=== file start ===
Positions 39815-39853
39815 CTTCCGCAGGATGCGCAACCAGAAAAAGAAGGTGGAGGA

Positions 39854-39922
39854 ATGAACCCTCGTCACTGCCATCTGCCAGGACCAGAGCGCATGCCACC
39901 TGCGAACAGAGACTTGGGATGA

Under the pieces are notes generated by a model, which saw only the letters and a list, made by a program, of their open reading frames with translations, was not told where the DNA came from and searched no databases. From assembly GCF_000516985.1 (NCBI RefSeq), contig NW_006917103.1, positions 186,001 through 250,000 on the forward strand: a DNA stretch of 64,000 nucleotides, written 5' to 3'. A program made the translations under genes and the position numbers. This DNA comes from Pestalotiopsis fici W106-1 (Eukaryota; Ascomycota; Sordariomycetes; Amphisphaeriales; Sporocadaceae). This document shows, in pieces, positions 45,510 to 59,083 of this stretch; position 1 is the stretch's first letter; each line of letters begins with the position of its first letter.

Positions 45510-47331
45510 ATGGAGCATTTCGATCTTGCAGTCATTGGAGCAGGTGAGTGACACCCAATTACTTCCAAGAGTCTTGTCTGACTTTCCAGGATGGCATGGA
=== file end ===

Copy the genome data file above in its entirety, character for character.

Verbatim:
Positions 39815-39853
39815 CTTCCGCAGGATGCGCAACCAGAAAAAGAAGGTGGAGGA

Positions 39854-39922
39854 ATGAACCCTCGTCACTGCCATCTGCCAGGACCAGAGCGCATGCCACC
39901 TGCGAACAGAGACTTGGGATGA

Under the pieces are notes generated by a model, which saw only the letters and a list, made by a program, of their open reading frames with translations, was not told where the DNA came from and searched no databases. From assembly GCF_000516985.1 (NCBI RefSeq), contig NW_006917103.1, positions 186,001 through 250,000 on the forward strand: a DNA stretch of 64,000 nucleotides, written 5' to 3'. A program made the translations under genes and the position numbers. This DNA comes from Pestalotiopsis fici W106-1 (Eukaryota; Ascomycota; Sordariomycetes; Amphisphaeriales; Sporocadaceae). This document shows, in pieces, positions 45,510 to 59,083 of this stretch; position 1 is the stretch's first letter; each line of letters begins with the position of its first letter.

Positions 45510-47331
45510 ATGGAGCATTTCGATCTTGCAGTCATTGGAGCAGGTGAGTGACACCCAATTACTTCCAAGAGTCTTGTCTGACTTTCCAGGATGGCATGGA